- 2,99 €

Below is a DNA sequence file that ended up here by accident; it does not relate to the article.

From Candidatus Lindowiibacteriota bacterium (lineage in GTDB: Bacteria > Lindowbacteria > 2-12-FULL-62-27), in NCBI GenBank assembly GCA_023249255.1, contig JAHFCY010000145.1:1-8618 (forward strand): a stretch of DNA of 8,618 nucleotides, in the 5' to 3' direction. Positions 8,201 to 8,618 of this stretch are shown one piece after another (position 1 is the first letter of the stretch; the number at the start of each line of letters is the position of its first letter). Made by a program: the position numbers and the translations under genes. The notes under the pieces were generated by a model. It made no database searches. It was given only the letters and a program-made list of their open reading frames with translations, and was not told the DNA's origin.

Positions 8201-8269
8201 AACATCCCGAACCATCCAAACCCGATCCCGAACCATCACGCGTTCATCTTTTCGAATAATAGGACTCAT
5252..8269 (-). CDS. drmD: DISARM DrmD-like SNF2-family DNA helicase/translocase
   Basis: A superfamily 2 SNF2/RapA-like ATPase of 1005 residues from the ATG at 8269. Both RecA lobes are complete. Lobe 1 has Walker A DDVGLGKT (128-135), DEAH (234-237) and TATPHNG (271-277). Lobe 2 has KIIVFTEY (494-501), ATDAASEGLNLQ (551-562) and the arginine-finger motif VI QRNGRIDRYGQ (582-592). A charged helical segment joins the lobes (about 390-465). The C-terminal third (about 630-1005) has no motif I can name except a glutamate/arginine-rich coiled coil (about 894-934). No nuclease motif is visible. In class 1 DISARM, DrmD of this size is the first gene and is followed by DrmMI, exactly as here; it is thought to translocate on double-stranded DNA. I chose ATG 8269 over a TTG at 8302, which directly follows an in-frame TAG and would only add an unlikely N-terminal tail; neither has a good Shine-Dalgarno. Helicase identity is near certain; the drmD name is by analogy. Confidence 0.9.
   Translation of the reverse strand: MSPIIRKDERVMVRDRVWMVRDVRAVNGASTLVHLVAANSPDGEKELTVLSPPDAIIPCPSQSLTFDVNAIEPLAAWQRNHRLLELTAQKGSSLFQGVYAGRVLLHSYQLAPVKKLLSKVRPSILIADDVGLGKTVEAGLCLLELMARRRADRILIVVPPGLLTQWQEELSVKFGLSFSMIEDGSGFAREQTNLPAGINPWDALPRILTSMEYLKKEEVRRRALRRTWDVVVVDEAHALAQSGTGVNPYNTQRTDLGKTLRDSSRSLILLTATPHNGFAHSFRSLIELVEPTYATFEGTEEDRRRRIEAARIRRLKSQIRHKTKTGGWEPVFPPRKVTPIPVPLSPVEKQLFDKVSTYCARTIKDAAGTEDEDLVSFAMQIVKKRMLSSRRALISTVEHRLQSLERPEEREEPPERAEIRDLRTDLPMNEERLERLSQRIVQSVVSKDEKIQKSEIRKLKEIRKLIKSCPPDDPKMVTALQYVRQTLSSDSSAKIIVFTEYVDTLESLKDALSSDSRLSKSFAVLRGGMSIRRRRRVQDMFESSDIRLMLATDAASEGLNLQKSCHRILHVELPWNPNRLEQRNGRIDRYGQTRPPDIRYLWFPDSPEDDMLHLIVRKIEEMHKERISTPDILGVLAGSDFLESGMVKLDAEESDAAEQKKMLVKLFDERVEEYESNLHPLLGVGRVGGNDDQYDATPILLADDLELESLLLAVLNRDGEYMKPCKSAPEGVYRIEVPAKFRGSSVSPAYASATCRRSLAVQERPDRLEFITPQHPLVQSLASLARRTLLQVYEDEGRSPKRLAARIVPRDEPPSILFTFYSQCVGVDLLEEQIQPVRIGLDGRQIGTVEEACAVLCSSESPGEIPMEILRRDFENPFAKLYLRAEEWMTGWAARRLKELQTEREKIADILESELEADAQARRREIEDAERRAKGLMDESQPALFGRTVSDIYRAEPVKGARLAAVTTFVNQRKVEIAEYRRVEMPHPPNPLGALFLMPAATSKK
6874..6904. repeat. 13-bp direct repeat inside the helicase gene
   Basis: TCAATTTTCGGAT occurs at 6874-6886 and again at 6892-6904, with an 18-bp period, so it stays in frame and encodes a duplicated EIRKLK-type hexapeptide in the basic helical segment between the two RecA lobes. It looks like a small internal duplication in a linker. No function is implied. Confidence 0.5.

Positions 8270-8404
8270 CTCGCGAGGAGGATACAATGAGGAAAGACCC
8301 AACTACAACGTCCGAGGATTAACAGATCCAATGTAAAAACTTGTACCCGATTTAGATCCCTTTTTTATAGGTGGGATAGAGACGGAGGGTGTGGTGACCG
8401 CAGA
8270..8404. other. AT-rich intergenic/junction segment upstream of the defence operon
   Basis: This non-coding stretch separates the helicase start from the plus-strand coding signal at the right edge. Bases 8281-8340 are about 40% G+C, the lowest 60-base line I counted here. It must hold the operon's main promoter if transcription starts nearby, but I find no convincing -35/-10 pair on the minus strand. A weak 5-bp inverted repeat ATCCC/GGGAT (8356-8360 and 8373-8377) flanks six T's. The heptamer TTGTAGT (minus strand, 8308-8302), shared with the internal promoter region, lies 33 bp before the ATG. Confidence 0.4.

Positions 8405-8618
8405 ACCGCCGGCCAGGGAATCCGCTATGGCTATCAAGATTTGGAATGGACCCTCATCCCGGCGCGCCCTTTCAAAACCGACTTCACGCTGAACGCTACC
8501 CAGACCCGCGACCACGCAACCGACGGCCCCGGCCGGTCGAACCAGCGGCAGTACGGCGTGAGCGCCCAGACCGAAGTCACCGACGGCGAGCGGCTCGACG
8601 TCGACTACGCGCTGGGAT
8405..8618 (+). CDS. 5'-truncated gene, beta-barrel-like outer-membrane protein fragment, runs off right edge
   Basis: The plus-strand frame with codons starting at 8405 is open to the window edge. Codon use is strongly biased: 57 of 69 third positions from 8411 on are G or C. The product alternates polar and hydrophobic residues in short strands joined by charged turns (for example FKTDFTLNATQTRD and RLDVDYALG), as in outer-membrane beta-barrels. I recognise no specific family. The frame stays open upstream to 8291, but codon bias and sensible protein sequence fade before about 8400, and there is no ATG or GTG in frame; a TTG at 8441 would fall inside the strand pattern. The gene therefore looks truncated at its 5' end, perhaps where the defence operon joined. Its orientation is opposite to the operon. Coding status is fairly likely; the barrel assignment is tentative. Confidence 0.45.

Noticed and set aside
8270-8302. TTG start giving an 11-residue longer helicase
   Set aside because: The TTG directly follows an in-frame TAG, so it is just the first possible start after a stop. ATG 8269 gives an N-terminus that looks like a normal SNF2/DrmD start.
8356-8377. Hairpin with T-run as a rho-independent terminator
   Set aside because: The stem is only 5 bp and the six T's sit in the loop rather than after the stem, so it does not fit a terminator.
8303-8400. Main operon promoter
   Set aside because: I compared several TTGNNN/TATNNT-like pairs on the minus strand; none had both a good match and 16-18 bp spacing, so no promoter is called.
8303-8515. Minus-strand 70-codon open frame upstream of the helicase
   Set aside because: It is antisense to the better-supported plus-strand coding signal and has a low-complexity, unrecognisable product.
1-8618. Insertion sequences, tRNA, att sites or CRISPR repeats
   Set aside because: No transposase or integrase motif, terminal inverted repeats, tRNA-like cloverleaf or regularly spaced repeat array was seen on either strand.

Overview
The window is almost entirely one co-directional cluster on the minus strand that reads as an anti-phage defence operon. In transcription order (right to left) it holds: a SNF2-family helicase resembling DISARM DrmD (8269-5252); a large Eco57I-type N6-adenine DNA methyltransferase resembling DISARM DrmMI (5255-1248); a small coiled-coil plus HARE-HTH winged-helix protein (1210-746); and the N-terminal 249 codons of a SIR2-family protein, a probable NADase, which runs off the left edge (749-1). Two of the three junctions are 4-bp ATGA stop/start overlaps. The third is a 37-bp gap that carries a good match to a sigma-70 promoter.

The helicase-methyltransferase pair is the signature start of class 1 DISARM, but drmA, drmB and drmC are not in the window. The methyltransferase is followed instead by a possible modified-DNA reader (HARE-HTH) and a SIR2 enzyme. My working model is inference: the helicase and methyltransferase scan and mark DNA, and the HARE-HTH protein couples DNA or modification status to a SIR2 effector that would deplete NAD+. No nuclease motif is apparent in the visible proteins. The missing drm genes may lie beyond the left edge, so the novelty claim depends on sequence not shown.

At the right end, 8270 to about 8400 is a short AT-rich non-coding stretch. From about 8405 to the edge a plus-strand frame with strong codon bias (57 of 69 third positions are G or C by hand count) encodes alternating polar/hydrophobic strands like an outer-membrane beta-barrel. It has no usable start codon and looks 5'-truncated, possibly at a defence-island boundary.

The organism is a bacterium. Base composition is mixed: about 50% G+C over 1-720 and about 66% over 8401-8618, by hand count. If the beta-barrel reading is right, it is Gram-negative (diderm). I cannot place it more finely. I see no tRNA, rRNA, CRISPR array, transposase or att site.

Nearly four decades have passed since the phrase "global warming" first appeared in a scientific journal. Writing in Science in 1975, geochemist Wallace Broecker warned that rising atmospheric carbon dioxide ([CO.sub.2]) levels would result in a world climate unprecedented in modern human history. Now, as Broeckers forecast is becoming a reality, we can no longer just debate ways to slow climate change; we must figure out how to live with it. Although much of the work in this area has focused on the carbon cycle, expanding our focus to other elements, especially nitrogen and phosphorus, can make a positive contribution. By providing more fertilizers to farmers in some of the world s poorest nations and reducing nitrogen and phosphorus losses to the environment in developed and rapidly developing ones, we could reduce some of the risks of a changing climate. At the same time, a more efficient, less polluting relationship with the global nitrogen and phosphorus cycles would mitigate a host of other environmental challenges, increase food security, improve human welfare, lessen some national security concerns, and probably save money. A century ago, world leaders were asking how they would be able to feed a fast-growing population. At the time, the potential for food growth was constrained by finite reserves of nitrogen and phosphorus that could be readily accessed for crop fertilizers. Only two generations later, the situation was entirely different. Widespread implementation of the Haber-Bosch process--an industrial means for converting the limitless pool of atmospheric [N.sub.2] into usable forms of nitrogen, including fertilizer--had released much of the world from nitrogen constraints on crop growth. In parallel, the ability to locate and mine reserves of phosphorus rose markedly. In combination with revolutions in plant breeding and genetics, these developments formed the foundation for the Green Revolution, rapidly increasing world food production.